The hike in electricity tariff has revived the demand from several domestic consumers for reverting to the monthly billing cycle from the existing bi-monthly one.
According to this section of consumers, the slab of 501 units and above in two months can very easily be touched, given the present lifestyle and use of more electrical appliances. Under the bi-monthly system, one has to shell more at a given point of time as there is no government subsidy for this sub-category of domestic consumers.
B. Sadagopan, co-ordinator, Tamil Nadu Progressive Consumer Centre, says that when the now-defunct Tamil Nadu Electricity Board launched the bi-monthly billing cycle in 1984, the situation was different.
“Previously, an assessor had to calculate the electricity charges manually which would be time-consuming. After the introduction of hand-held machines, his or her job has become easier and the assessor would be able to cover more consumers per day.”
R. Thangathurai, a keen observer of the State electricity sector, says many of those who come under the sub-category of 501 units and above belong to the middle class and they have modest resources. In months such as June when the people will have other commitments, including the payment of school or college fees for their wards, the power bill can put them under immense stress. If the monthly billing cycle is revived, this will definitely be a huge relief to them.
M. Ashraful, a resident of Tondiarpet, citing the example of the monthly billing by the telephone companies, wants the Tamil Nadu Generation and Distribution Corporation (TANGEDCO) to follow suit.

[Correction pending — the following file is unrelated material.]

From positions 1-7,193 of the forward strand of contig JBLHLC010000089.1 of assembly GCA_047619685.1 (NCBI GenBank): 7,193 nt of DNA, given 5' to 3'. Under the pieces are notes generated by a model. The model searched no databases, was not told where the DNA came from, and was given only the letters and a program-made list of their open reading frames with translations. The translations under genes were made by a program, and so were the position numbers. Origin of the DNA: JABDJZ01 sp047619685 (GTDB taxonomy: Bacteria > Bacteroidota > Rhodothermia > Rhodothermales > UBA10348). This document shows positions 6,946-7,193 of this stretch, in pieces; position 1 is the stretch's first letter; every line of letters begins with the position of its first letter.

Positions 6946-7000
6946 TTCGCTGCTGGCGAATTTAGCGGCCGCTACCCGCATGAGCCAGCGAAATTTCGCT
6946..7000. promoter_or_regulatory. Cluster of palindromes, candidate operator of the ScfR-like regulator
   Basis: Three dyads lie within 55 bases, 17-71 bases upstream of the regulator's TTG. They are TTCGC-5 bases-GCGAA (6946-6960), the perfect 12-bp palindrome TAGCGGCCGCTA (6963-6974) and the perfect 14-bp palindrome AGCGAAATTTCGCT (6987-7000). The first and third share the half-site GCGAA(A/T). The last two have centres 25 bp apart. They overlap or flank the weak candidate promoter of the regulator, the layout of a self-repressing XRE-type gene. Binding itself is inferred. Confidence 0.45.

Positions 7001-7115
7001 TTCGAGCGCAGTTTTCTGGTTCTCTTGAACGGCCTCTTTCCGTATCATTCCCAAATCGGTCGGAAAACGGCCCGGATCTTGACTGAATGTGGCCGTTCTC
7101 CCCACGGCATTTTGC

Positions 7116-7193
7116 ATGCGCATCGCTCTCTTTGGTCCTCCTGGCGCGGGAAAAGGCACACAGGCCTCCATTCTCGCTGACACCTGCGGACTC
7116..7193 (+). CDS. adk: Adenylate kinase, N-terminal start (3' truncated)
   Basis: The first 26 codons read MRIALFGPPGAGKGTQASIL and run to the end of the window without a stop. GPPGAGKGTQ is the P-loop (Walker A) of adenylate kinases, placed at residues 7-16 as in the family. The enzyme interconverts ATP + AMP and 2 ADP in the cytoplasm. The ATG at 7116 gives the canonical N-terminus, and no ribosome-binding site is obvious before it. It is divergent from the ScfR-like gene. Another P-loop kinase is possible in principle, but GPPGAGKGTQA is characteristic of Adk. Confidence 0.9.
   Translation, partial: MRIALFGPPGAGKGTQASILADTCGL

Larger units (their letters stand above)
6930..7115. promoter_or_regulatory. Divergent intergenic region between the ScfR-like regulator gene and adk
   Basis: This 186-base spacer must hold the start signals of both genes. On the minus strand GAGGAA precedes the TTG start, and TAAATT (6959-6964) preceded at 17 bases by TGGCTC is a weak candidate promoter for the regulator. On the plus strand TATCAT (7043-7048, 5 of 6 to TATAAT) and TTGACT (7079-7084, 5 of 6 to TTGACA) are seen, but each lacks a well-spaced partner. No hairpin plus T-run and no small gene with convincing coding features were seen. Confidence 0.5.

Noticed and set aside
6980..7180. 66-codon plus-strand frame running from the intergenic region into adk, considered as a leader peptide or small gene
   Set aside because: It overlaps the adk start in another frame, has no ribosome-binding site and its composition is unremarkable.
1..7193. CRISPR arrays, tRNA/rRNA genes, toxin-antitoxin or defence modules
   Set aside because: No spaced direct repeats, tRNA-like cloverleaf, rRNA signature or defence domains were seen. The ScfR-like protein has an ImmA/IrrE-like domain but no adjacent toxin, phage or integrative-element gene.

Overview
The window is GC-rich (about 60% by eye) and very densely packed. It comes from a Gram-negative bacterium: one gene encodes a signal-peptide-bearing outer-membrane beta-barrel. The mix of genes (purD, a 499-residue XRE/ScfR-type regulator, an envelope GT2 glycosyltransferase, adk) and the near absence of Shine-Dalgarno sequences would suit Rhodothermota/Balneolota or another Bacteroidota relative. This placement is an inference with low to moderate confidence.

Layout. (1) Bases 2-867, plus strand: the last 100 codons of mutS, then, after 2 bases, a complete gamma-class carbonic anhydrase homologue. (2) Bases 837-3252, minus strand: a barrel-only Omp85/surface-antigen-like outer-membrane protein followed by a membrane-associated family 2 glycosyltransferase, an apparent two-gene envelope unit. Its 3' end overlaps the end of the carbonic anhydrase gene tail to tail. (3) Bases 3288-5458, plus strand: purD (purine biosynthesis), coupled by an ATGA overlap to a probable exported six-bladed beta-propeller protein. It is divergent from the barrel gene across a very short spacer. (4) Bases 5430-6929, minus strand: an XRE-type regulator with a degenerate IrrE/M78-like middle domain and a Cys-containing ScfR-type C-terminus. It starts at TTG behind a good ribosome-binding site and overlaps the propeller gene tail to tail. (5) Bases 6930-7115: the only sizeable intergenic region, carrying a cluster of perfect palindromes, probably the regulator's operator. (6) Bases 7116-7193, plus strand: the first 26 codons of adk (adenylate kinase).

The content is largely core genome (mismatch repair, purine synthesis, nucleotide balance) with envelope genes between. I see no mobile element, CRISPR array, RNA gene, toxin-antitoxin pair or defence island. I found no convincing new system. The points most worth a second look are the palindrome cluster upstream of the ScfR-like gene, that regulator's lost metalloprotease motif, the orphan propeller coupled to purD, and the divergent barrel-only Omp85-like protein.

An official of the TANGEDCO explains operational difficulties in changing the billing cycle back to the old system.
Under the present bi-monthly billing system, 80 lakh domestic consumers every month remit their dues through 2,700 collection centres.
If the monthly cycle is reverted to, a scenario might emerge in which the entire 1.6 crore consumers would ‘swarm' the collection centres every month and the presence of long serpentine queues would become a common feature in every centre.
Eventually, the domestic consumers would have to undergo hardship every month.
The existing work norms for assessors also have to be taken into account. The old billing system would also result in recruiting 8,000 persons additionally for the post of assessors. This would result in doubling the establishment cost, which would be in the order of Rs. 24 crore to Rs. 30 crore.
Notwithstanding this reply, the domestic consumers want the authorities to be proactive at least in implementing consumer-friendly measures, which, by and large, remain on paper. They recall that the measures such as self-assessment and ATM-like kiosks have not taken off. No adequate publicity has been provided by the Corporation to the Tamil Nadu Electricity Regulatory Commission's amendment in September last to the Electricity Supply Code, by allowing those consumers who opt for depositing electricity charges in advance. Such persons would be entitled to interest at the normal bank rate, they say, citing the Commission's decision.
The TANGEDCO official says that his organisation has plans to make payment easier. He also concedes that online payment of power bills has not received much support. It is used by only two to three per cent of the consumers. The Corporation's plan is to increase it to 25 per cent in a few months, for which it will launch an aggressive drive soon. It is a matter of time that State Bank of India will be roped in, the official hopes.